The US Supreme Court is in deadlock over President Obama's immigration plan. Obama took the opportunity to criticize the Republican-led Senate for failing to act over his nominee for the Court.
The US Supreme Court all but ended its spring term on Thursday knotting-up immigration reform, while upholding affirmative action at universities.
President Barack Obama's executive order would have created a path to citizenship for 4 million of the 11 million immigrants living in the US illegally. But 26 states, all led by Republican governors, took the administration to court to try and block Obama's order.
Lower courts sided with the states, but the Supreme Court deadlocked 4-4, issuing a one sentence statement saying, "The judgment is affirmed by an equally divided Court."
The nine-member court has been shorthanded since February when the archconservative Justice Antonin Scalia died suddenly.
Even though President Barack Obama has put forth a replacement nominee, who by all accounts is a political centrist, the Republican-controlled Senate has taken the unprecedented step of refusing to even meet the candidate, never mind give him a hearing.
Obama seized on the deadlocked court to criticize the Republican-led Senate for refusing to act on his nominee.
"Today the Supreme Court was unable to reach a decision," Obama said during a press conference." This is a direct consequence of the Senate's failure to act on my Supreme Court nominee Merrick Garland."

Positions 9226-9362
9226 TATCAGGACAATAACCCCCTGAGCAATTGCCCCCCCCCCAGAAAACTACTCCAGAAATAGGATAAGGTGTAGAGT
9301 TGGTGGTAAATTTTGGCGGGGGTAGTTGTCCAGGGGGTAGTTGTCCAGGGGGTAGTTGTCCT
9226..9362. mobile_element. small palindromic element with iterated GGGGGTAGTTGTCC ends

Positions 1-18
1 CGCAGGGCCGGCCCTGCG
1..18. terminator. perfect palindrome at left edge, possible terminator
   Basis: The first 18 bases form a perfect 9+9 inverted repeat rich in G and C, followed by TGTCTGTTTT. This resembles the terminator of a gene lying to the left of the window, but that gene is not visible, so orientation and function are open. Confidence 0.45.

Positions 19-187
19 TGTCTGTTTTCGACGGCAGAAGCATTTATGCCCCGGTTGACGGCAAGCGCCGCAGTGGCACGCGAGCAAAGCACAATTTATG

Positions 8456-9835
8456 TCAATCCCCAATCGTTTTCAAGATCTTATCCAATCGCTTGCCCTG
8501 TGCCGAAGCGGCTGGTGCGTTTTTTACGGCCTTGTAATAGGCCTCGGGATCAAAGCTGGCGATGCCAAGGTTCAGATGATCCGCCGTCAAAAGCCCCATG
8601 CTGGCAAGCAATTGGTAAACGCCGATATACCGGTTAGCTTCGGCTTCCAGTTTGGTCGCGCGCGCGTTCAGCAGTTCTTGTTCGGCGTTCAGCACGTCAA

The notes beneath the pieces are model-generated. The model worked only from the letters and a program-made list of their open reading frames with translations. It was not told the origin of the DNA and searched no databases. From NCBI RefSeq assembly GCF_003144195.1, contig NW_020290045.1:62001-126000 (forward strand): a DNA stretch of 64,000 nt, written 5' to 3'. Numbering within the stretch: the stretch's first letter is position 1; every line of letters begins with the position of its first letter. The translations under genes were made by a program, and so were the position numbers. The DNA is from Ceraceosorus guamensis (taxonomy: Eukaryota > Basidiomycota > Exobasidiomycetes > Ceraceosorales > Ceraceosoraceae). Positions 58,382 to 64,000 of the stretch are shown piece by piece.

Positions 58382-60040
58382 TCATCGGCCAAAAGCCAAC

None of the millions of immigrants affected by today's ruling are likely to face deportation, but their prospects for gaining citizenship have been put on hold.
Hillary Clinton, the presumptive democratic nominee for the presidency, seized on the result of a divided court to say how important November's election will be.
"Today's deadlocked decision from the Supreme Court is unacceptable, and shows us all just how high the stakes are in this election," Clinton said in a statement.
The tie vote does not set a legal precedent but merely holds in place a lower court ruling.
University action program
Separately, the court upheld an appeals court ruling that reaffirmed a university's right to maintain an affirmative action program to boost enrollment of minority students. The Supreme Court's 4-3 decision was written by the moderately conservative Justice Anthony Kennedy.
Clinton praised the court for its ruling, calling it "a win for all Americans."
Kennedy wrote that "considerable deference" is owed to universities when they are seeking to determine student diversity. He said that "it remains an enduring challenge to our nation's education system to reconcile the pursuit of diversity with the constitutional promise of equal treatment and dignity."
The lawsuit was filed by a student who argued that she was denied admission to the University of Texas at Austin because she's white.
bik/jm (AP, AFP, Reuters, dpa)